Sunday, August 30, 2009

Goan Egg Curry

Most families from the Konkani speaking community have a 'family deity' temple in Goa. Goa, best known for its beaches, food and as a great holiday destination also houses a whole lot of temples and churches.
I remember my friends from school who would be so awed that Goa is my temple town !! Our 'kuladevi' (family deity) is Shantadurga and there is this really beautiful temple in Goa that we have often visited when we were kids.

goan egg curry

Rice, coconut and fish is the staple food in most homes in Goa. The cooking styles of the Hindu and Catholic community in Goa varies slightly, in that, the Catholic style of cooking generally uses more vinegar. There is a lot of Potuguese influence in the this cuisine.
The Hindus do not eat fish/meat on Mondays ('Shivraak', the day they pray to Lord Shiva) and do not eat beef for religious reasons.
There are a lot of fresh spices used in this cuisine and along with the coconut, it adds a lot of flavour to any dish.

This recipe was written down in a big hurry, from a recipe book at my uncle's place. He is a great cook and the lunch that day was all Goan cuisine, made from this book. This egg curry was brilliant and I have made it many times after that.
Cant remember the name of the book or author - will definately update it once I check with them.

What you need -

6 eggs
1 cup grated coconut
4 red chillies
1 tsp cumin seeds
1 tsp mustard seeds
5 cloves garlic
1/4" piece of ginger
1 tsp turmeric
1 onion
1 tomato
2 tsp tamarind extract / extract from a few rinds of kokum soaked in water
1 tbsp chopped coriander leaves

What you do with it -

Hard boil the eggs and cut in half
Grind coconut, chillies, cumin, mustard, garlic and ginger to a paste
Mix in with tumeric and tamarind extract / kokum water
Slice the onion and chop the tomato
Fry onions in a kadai till it turns brown and add the ground masala, salt and chopped tomato
Fry for 2 more mins and add a cup of water and bring to a boil
Cook for 5 mins
Place the eggs over the masala
Cover the pan and cook for 4-5 mins
Garnish with chopped coriander leaves

Wednesday, August 26, 2009

'Toast' to Friendship

I cant remember when I last hand-wrote a letter to anyone or sent a card for someone's bday. Its emails, e-cards and even websites/mobiles/e-calenders that send you reminders about your friends' birthdays and anniversaries.
I hate myself for using this 'technology' like a crutch to remember a few dates, but I guess thats how life has become now, though I am glad I belong to a generation where hand-written notes were valued so much...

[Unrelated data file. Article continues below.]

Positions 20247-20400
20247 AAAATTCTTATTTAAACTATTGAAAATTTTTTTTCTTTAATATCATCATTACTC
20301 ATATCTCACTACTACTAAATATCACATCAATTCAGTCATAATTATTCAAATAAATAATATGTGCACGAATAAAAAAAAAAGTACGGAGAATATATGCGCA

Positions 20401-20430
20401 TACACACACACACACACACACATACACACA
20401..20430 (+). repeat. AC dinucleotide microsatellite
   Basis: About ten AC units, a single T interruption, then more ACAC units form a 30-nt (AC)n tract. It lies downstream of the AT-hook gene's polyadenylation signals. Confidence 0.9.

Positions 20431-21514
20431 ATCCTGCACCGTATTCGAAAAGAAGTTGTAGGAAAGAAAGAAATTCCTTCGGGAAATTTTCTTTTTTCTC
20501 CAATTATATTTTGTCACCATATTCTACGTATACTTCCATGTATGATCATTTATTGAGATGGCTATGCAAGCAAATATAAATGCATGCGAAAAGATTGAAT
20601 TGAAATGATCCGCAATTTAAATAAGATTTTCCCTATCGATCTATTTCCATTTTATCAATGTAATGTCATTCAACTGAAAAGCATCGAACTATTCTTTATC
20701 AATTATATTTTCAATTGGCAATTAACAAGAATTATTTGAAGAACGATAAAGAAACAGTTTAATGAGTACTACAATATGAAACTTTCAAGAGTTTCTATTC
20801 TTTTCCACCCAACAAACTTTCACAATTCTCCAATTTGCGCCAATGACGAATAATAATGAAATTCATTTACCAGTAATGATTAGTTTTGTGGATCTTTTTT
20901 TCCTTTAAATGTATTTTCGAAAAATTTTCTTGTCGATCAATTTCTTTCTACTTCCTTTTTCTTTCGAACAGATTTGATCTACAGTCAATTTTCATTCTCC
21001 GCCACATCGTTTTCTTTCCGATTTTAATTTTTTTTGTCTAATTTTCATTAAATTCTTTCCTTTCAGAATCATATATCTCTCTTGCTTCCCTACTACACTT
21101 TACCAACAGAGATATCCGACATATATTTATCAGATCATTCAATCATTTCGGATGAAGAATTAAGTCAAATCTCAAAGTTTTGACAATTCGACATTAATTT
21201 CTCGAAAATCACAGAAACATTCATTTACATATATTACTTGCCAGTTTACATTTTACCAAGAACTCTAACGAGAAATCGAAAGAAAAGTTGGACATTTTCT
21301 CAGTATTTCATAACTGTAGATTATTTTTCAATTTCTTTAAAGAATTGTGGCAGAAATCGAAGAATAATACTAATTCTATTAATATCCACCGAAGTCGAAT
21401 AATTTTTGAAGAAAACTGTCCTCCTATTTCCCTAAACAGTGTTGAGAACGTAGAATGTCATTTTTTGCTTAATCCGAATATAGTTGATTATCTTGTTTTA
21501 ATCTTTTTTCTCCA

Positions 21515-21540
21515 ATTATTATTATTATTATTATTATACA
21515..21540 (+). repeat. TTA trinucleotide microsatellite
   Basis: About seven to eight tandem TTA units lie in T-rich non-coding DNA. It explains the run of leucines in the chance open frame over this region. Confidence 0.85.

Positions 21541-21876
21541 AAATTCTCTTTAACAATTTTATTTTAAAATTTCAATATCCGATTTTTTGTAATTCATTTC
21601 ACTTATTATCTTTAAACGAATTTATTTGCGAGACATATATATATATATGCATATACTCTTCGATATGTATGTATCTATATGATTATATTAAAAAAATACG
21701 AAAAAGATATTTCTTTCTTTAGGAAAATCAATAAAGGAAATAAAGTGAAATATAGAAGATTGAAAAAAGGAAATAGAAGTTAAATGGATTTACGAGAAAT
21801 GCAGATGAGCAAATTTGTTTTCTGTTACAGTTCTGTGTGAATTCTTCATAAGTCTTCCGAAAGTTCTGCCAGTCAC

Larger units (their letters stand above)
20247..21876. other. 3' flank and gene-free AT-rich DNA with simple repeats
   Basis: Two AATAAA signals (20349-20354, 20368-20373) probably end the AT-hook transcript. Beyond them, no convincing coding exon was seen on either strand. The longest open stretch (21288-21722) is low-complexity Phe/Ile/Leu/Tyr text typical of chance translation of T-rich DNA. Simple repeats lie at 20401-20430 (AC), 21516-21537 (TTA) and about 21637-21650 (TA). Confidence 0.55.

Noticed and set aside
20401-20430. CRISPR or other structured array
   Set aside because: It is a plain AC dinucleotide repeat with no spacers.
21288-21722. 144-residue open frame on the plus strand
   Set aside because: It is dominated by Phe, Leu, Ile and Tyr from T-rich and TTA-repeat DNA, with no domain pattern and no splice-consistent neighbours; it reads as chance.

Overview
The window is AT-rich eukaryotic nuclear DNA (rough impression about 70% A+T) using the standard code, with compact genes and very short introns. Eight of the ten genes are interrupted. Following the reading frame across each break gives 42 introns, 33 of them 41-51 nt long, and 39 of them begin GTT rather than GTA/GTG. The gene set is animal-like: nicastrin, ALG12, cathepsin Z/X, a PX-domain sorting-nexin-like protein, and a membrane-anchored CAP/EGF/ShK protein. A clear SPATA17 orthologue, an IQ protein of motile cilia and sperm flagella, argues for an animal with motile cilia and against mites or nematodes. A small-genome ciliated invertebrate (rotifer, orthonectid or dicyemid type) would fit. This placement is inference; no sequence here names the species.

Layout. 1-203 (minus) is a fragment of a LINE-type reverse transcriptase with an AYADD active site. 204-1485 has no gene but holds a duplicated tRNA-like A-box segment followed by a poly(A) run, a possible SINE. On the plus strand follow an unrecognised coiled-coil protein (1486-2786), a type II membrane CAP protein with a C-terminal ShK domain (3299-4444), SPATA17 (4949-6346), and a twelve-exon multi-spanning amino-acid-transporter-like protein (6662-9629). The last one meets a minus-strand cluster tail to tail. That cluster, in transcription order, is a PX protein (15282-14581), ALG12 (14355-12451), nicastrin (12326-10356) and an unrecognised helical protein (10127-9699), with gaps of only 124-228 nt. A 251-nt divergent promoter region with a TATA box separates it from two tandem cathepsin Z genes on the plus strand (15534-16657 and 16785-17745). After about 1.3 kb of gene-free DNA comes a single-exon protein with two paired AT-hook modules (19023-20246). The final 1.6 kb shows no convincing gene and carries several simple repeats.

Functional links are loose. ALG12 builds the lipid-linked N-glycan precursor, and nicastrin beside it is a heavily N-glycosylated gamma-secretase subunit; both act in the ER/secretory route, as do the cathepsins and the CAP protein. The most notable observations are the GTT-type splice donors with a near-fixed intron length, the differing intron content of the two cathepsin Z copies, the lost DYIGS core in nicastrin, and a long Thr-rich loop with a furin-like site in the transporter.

recipes from miri

On one of my birthdays a few years back, I received this small packet by courier. It had about 20 sheets of hand written recipes, neatly indexed and tied up with a little red satin ribbon.
I think that was one among the most thoughtful and touching gifts I have received in a long time. Sometimes, a really 'little something' can make you feel so good...

Miri, who's been a very dear friend for a long time now (way before I knew what food blogging was !!) had sent me this as a birthday gift.
I had visited her a while before that and seen that she has this book with a whole load of recipes and I told her I must get down to noting some - someday.
The sweetheart that she is, sat and wrote down about 40 recipes and sent it for my birthday ! Can't tell you how touched I was...
Thank you Miri, you're the best !!

Masala Toast

This is one of those recipes and the one I make most often. I dont like my bread sweet, so that version happens for the husband and son and I love this one
Dont know how 'french' this is, but this is what Miri called it...

What you need -

1/2 onion
1/2 tomato
4 green chillies
1/2 cup coriander leaves
2 eggs
1/3 cup milk
6 bread slices
salt to taste

What you do with it -

Grind onion, tomato, chillies, coriander leaves, and salt to a paste
Beat the eggs, add the masala paste and milk
Heat a tava, add a little butter
Dip the bread slices one at a time in the egg mixture and fry on the tava till both sides are done

Tuesday, August 18, 2009

Handvo (Baked version)

One thing you can never run short on in Ahmedabad is FOOD - fancy restaurants to roadside carts with some amazing food dished out all thru the day. My favourite is the awesome Gujarati thali, and there are restaurants at every corner serving these thalis. Its convenient, you dont need to order, just sit and a stream of people queue up to serve you in the this really big round thali / plate(my little one can easily sit in it), with a minimum of 7 bowls placed neatly in it.